Nervous system repair is getting a lot of attention this week in Barcelona at ECTRIMS, the European Committee for Treatment and Research in MS, where 9,000 experts in MS have gathered to share research ideas and results. When I was working in the lab as a neuroscientist not so many years ago, the idea of a therapy with the capability to repair the nervous system seemed very far away. Today, we have a better understanding of factors that control the body’s natural repair mechanisms, and closer than ever to potential repair therapies.
In fact, there are several experimental strategies actually in clinical trials right now. Repair trials underway include a trial testing clemastine, an oral antihistamine used to treat allergy symptoms; an antibody called rHIgM22, which was well tolerated in one study in people with all types of MS; and a monoclonal antibody called anti-LINGO that also has shown positive results in a phase 2 study in people with a first episode of optic neuritis.
In order to reach our ultimate goal of repairing the damaged nervous system and restoring function for people with MS, we need more of these strategies in the pipeline. So it’s been encouraging to see some of the new approaches being discussed at ECTRIMS.
Prof. Dennis Bourdette and his team (Oregon Health and Science University) sped up myelin repair in mice using an experimental drug called sobetirome. This agent is a thyroid-like hormone that mimics its biological effects and is already in clinical trials for lowering cholesterol. We know that the thyroid hormone boosts the capabilities of myelin-making cells, but is not a viable therapeutic option for people with MS, due to adverse effects on heart, bone, and muscle. Sorbetirome may work effectively without these side effects; the National MS Society is funding this team to explore this option in MS models. Since it is already in clinical trials for another indication, demonstrating safety and effectiveness may take less time usual. (Abstract P583)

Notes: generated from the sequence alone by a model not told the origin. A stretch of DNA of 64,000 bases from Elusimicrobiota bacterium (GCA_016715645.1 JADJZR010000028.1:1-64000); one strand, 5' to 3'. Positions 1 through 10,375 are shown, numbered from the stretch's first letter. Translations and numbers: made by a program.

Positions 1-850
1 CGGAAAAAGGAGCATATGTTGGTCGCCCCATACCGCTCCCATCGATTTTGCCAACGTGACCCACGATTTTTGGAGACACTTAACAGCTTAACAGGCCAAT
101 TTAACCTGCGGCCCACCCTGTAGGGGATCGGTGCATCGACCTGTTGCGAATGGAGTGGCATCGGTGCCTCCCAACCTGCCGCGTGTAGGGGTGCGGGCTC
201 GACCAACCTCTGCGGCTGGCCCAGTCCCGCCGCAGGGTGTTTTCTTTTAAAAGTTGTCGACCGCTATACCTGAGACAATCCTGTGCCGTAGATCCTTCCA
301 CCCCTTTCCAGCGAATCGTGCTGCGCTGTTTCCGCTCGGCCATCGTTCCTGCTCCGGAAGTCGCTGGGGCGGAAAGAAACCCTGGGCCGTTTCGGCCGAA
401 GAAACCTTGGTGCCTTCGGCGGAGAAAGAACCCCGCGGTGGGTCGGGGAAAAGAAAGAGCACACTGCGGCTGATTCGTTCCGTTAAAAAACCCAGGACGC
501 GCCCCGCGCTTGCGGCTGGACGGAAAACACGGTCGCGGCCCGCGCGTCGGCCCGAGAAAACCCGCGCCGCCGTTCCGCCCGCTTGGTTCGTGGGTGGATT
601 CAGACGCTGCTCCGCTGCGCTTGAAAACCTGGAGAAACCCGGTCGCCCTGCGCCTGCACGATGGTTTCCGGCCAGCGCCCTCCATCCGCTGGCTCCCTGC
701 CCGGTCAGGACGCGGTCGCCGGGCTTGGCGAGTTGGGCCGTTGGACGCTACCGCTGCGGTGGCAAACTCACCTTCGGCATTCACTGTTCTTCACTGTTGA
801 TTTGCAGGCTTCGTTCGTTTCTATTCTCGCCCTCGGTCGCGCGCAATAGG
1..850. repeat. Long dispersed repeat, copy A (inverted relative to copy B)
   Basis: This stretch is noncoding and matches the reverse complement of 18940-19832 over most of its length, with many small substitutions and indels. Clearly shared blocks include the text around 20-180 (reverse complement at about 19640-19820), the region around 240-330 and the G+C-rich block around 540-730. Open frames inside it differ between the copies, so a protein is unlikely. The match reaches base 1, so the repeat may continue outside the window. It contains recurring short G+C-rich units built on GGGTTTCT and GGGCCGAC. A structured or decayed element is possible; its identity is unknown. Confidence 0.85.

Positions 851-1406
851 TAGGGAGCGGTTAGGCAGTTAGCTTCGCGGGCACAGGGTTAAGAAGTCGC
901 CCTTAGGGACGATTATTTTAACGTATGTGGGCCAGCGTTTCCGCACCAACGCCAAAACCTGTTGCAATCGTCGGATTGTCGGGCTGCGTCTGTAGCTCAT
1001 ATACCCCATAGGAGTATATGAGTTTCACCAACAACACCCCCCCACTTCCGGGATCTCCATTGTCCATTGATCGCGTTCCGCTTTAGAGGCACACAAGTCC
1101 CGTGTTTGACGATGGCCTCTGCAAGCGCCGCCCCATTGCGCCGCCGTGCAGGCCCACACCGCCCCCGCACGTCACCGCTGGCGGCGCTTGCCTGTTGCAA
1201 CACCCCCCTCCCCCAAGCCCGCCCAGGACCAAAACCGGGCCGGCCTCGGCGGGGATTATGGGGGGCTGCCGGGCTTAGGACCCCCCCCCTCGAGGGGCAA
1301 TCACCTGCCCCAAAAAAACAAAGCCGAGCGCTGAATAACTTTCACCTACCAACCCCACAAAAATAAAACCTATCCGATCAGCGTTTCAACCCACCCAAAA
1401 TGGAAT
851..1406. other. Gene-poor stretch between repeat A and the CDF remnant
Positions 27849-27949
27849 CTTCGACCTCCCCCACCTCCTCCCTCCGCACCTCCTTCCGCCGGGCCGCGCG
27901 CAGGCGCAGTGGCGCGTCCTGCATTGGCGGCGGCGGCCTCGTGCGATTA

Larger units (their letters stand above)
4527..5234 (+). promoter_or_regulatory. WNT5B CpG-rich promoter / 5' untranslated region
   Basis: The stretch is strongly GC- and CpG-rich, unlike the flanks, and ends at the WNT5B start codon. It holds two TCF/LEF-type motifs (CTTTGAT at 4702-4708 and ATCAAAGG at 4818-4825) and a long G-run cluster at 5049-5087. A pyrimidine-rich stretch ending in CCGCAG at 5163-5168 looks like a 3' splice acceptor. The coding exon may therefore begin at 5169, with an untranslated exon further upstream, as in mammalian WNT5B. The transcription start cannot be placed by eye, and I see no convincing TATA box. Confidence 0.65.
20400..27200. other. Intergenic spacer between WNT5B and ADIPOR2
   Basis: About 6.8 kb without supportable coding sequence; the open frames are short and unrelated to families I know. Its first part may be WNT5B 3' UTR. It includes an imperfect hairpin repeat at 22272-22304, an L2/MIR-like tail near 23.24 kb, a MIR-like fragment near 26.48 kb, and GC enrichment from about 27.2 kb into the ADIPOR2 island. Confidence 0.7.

Dr. Bernard Mueller and colleagues (AbbVie Inc.) reported their findings on the experimental therapy ABT-555, which is an antibody to a signaling molecule in the nervous system. When ABT-555 was administered to mice with an MS-like disease, the mice recovered from disease, and experienced both myelin repair and nerve fiber regeneration within spinal cord lesions. The company notes some exciting findings as a result of an early study of this experimental antibody that is underway in healthy volunteers and in people with MS. (Abstract P582)
Some strategies involve improving the “micro” environment in the brain to enable repair, rather than administering a specific therapy. Prof. V. Wee Yong’s team (University of Calgary) is studying microglia, which are brain cells that mimic immune cells known as macrophages. These cells can be either damaging or repairing, depending on the cell subset involved. This group is attempting different strategies to promote the type that does repair. They report that an exercise activity can boost the repair-friendly environment in mouse models of myelin damage. (Abstract 201) Understanding what leads to repair can help to identify treatment candidates that may be already in existence.
Just last week there was an announcement about New York University scientists who uncovered a new approach to stimulating the body’s own resident stem cells to repair myelin. They found that by blocking a molecule present in specific stem cells, they were able to stimulate myelin repair and some recovery in mice with an MS-like disease. In the process, they uncovered a new pathway for stimulating myelin repair and are now working to refine the approach to develop a therapy that may be used to repair myelin in people with MS in the future.
It is exciting to see further results from these and other teams, and I’m hopeful that the breadth of research progress we are seeing will yield a therapeutic option that can repair damage and restore function to people with MS.
Be sure to watch for upcoming blogs from ECTRIMS, including some that will focus on innovative wellness and rehab strategies, stem cells, and emerging therapies.